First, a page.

1938 Harley-Davidson EL 'Knucklehead'
Engine no. 38EL88896
Without question one of the most handsome and readily recognizable motorcycle power units of all time, the Harley-Davidson 61ci overhead-valve v-twin - known as the 'Knucklehead' after its distinctively shaped rocker boxes - arrived powering a stylish all-new motorcycle in 1936. A twin-loop frame was deemed necessary to handle the 61's increased power (37bhp in 'E' and 40bhp in high-compression 'EL' forms) while the front suspension too was beefed up, the forks switching to oval tubing in place of the previous forged I-beams. Teething problems associated with the earliest examples had been sorted out by 1937 and the Milwaukee factory quickly set about establishing the EL's performance credentials, Joe Petrali setting a new speed record of 136mph at Daytona Beach on March of that year while Fred Ham later averaged 76mph for 24 hours at Murco Dry Lake in California to set a new best mark.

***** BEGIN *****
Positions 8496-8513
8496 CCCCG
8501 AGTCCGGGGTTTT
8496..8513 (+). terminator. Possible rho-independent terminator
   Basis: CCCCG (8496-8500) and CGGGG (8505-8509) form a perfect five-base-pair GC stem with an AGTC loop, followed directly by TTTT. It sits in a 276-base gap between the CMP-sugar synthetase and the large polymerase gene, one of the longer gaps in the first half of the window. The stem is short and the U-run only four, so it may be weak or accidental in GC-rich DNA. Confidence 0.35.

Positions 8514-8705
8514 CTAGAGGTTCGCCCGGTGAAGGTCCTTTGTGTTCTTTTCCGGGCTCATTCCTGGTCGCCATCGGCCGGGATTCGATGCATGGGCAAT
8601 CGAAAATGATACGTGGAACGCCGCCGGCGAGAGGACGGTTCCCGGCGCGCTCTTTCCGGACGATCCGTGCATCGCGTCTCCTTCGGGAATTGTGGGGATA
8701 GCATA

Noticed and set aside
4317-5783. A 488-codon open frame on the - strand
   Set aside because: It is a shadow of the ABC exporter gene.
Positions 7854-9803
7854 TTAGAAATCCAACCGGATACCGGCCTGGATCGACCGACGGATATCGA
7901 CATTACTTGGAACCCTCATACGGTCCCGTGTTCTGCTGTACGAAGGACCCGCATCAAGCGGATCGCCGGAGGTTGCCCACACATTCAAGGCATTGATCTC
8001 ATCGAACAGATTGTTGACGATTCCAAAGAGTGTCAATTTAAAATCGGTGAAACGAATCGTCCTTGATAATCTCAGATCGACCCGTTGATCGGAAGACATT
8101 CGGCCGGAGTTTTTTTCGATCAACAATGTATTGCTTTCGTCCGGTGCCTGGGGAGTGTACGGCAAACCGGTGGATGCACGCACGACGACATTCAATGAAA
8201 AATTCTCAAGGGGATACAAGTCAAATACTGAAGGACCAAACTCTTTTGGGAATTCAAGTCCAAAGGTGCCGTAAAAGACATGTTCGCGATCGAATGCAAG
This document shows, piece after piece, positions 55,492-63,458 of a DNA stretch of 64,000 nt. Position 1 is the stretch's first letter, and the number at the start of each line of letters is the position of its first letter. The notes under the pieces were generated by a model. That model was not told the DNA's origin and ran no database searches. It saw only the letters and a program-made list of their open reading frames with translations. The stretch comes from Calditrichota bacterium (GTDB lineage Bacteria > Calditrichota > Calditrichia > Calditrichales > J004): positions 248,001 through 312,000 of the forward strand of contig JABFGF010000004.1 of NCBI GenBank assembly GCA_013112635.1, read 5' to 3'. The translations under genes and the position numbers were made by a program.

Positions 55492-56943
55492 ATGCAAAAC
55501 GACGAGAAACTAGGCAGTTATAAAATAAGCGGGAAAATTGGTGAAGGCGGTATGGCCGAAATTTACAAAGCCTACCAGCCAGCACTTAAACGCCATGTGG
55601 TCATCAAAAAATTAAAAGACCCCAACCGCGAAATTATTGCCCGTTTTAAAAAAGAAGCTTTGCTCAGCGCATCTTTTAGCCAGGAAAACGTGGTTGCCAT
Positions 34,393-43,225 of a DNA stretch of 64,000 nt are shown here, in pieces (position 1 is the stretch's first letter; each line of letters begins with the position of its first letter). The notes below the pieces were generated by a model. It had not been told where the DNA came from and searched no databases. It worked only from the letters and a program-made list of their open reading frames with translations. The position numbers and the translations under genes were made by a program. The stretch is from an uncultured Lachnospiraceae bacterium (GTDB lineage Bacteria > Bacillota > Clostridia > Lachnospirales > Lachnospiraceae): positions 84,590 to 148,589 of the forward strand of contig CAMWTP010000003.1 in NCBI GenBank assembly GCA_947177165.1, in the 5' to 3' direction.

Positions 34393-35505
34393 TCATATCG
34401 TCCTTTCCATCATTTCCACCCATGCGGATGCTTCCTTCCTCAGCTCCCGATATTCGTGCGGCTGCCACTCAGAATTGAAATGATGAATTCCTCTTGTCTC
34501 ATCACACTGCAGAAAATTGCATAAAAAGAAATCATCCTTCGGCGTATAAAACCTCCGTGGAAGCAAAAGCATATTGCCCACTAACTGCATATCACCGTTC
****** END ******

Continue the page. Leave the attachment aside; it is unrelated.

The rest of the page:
Progressively improved, the ohv Harley became available in 74ci (FL) form from 1941, remaining a cornerstone of the Milwaukee range in 'Panhead' and later 'Shovelhead' versions until superseded by the Evolution-engined bikes in the 1980s.
The vendor purchased this fine 'Knucklehead' at a Chicago auction in September 2001, at which time it was described as 'cosmetically restored with the correct green paint and 23,280 miles on the odometer.' Since acquisition the Knucklehead has been kept on display in the owner's private museum in the UK (the odometer reading has increased by just one mile) and will require re-commissioning before returning to the road. The machine is offered with an ignition key and its auction labels.
US$ 28,000 - 34,000
£18,000 - 22,000
22,000 - 26,000
- Please note that the title for this motorcycle is in transit.
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